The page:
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Five Observations: Hurricanes At Flyers

Patrick Dwyer, right, has played well in all three zones, earning him more ice time and the attention of Hurricanes fans. (Photo by Mike Stobe/Getty Images)
Patrick Dwyer, right, has played well in all three zones, earning him more ice time and the attention of Hurricanes fans. (Photo by Mike Stobe/Getty Images)
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For the first time in 2010-11, the Carolina Hurricanes are a below-.500 team. Monday's loss to Philadelphia dropped the Canes to 5-6 on the season but also ended a brutal 11-game stretch that included nine games away from the RBC Center and eight games against playoff teams from last season. The schedule is kinder in the next four games: two games vs. Florida and matchups against the Islanders and Oilers over the next week.

Here are five observations from Monday's loss to the Flyers.

1. One could make an argument that Patrick Dwyer has been Carolina's most productive player so far this season. The 27-year-old forward, who potted his second breakaway goal of the season against Philly, is tied for the team lead in goals with three and has been a valuable energy player and penalty killer all season. Most impressively, he's been able to do it at wing or center, as a fourth-line grinder or top-nine forward.

2. Eric Staal's goal drought reached five games Monday, but it's not for lack of effort or opportunity. There are two main factors for the captain's mini-scoring slump: a) The bounces have not gone Staal's way, having been robbed several times by the opposing goalie or an unkind post; and b) His linemates have been unable to contribute offensively. Jussi Jokinen has now gone four games without a point and, unlike Staal, it hasn't been bad luck. The Finn has managed just seven shots in those four games and is a minus player in all of them. His minus-8 rating ranks last on the team, and he looks nothing like the player that was so good in 2009-10. Chad LaRose, Staal's other winger, has brought his usual hustle but hasn't had the breaks that resulted in him producing points early in the year. He's gone five games without a point and is also a minus player in all of those outings. For Staal to be productive, he needs to get some kind of help on the top line. Right now, coach Paul Maurice’s decision to keep the three together is hurting the Canes on the score sheet.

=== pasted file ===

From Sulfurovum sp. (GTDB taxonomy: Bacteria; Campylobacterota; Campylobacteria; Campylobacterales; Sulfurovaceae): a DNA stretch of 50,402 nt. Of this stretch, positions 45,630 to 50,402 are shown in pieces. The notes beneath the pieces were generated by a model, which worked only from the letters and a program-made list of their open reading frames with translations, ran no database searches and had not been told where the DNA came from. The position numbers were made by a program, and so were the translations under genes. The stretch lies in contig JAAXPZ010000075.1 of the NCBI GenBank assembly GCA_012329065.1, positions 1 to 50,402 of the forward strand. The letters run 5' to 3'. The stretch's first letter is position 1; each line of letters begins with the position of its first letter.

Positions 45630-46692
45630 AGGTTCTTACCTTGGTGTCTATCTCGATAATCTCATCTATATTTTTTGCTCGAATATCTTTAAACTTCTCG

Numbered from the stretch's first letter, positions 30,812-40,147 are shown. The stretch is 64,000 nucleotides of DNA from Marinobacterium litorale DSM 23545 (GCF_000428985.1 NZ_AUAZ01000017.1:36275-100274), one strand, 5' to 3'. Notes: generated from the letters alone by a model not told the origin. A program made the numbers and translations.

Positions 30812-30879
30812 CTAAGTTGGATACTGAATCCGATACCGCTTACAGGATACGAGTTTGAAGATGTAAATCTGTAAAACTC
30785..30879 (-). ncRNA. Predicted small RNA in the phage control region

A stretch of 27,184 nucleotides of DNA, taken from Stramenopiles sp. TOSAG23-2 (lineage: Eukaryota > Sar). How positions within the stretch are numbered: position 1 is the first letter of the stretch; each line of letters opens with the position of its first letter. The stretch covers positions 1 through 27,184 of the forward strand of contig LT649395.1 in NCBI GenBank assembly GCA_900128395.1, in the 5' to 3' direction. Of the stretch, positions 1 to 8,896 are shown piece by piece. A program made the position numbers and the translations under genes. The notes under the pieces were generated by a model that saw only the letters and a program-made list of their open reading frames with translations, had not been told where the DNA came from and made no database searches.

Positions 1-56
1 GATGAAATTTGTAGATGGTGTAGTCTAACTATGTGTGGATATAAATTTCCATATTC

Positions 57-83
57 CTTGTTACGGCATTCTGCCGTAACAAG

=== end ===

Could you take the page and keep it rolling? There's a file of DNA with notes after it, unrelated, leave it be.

3. Even before scoring his first goal of the season late against the Flyers, Joe Corvo was clearly showing signs of rounding into form. The veteran defenseman has been a rock in his own end, and his confidence in the offensive zone seems to growing every shift. It couldn't come at a better time, with minute-munching blueliner Joni Pitkanen leaving Monday's game and not returning. If Pitkanen misses any more time, Corvo will be leaned on even more heavily.

4. There are nights when Sergei Samsonov's ability to dangle and curl with the puck in the offensive zone is a huge advantage. But as Hurricanes observers have learned over the past four seasons, there are nights when No. 14 is too cutesy with the puck and his efforts result in few chances and often turnovers. Last night was an example of the latter. Maurice’s conundrum right now is that he has two similar players in Samsonov and Patrick O`Sullivan but neither has seized control of a spot in the lineup. Samsonov has received prime power play time along with about 10 minutes of even-strength ice, while O`Sullivan’s minutes have been limited — particularly when you compare the 3:32-to-1:39 per game difference in PP time. It's time to give O`Sullivan the same chance at Samsonov and see if he can run with it.

5. Jay Harrison has emerged as an exactly-what-the-doctor-ordered supplement to Tim Gleason. Harrison is perfectly filling the No. 6 defenseman role, playing just under 13 minutes a night while bringing a physical edge to the blue line. He's also blocking shots and has been a willing fighter — all things that the Canes needed from their bottom pairing. Harrison will rarely show up on the score sheet — he's the only Hurricane to play in all 11 games and not register a point — but Carolina has its fair share of offensive-minded players on the back end. For now, Harrison is proving that he belongs in the NHL as an everyday player.